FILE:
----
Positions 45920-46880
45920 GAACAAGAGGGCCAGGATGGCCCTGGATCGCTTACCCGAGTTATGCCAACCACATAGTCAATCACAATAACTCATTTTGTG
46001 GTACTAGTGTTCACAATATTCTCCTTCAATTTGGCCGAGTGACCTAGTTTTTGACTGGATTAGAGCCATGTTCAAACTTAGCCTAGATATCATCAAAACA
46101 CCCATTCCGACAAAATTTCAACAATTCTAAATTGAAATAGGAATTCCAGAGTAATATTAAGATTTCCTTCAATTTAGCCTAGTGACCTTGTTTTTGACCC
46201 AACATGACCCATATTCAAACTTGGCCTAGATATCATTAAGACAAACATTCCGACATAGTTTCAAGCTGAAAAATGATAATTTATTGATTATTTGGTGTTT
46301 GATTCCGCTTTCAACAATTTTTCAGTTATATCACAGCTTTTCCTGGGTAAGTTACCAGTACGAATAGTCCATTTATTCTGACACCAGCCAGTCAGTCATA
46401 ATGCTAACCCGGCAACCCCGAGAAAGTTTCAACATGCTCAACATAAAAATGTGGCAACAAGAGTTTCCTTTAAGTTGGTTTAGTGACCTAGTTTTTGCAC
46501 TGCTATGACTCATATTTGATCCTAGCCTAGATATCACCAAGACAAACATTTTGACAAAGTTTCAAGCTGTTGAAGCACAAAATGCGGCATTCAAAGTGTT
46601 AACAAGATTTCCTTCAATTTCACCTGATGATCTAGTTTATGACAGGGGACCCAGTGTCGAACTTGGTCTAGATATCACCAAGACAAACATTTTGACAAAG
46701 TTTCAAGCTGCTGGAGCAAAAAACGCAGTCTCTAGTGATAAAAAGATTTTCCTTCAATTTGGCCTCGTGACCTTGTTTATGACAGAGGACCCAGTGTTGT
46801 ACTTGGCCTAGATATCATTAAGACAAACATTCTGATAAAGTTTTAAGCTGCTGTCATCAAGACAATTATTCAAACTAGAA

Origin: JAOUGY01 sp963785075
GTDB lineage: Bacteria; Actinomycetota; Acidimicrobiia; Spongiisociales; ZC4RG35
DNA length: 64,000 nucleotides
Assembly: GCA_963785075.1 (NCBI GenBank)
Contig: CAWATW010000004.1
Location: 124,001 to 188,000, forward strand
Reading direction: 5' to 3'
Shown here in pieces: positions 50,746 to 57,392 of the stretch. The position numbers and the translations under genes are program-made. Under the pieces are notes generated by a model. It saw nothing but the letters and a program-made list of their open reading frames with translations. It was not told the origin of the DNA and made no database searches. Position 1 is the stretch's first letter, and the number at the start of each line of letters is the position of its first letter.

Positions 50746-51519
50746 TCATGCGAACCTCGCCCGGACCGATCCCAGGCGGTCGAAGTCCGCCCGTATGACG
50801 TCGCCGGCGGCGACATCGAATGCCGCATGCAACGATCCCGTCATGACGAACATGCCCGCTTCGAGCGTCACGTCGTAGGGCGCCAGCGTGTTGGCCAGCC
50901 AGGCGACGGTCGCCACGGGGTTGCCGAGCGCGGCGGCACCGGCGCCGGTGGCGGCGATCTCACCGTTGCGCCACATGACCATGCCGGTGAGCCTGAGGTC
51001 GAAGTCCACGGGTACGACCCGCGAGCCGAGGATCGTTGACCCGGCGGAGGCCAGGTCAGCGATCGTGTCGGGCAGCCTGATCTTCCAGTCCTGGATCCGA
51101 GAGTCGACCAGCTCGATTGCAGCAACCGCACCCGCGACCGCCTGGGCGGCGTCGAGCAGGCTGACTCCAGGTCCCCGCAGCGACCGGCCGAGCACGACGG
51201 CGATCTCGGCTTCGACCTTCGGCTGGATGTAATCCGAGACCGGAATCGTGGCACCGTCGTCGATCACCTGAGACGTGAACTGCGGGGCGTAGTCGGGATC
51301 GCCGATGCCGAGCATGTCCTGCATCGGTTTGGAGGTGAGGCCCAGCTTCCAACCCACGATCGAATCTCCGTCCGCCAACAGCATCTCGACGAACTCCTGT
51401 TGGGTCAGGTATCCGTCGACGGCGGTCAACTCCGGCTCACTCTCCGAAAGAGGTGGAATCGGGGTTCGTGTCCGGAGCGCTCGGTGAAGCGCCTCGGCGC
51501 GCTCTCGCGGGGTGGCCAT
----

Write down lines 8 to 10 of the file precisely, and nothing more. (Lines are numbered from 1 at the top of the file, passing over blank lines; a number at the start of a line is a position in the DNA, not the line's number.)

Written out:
46501 TGCTATGACTCATATTTGATCCTAGCCTAGATATCACCAAGACAAACATTTTGACAAAGTTTCAAGCTGTTGAAGCACAAAATGCGGCATTCAAAGTGTT
46601 AACAAGATTTCCTTCAATTTCACCTGATGATCTAGTTTATGACAGGGGACCCAGTGTCGAACTTGGTCTAGATATCACCAAGACAAACATTTTGACAAAG
46701 TTTCAAGCTGCTGGAGCAAAAAACGCAGTCTCTAGTGATAAAAAGATTTTCCTTCAATTTGGCCTCGTGACCTTGTTTATGACAGAGGACCCAGTGTTGT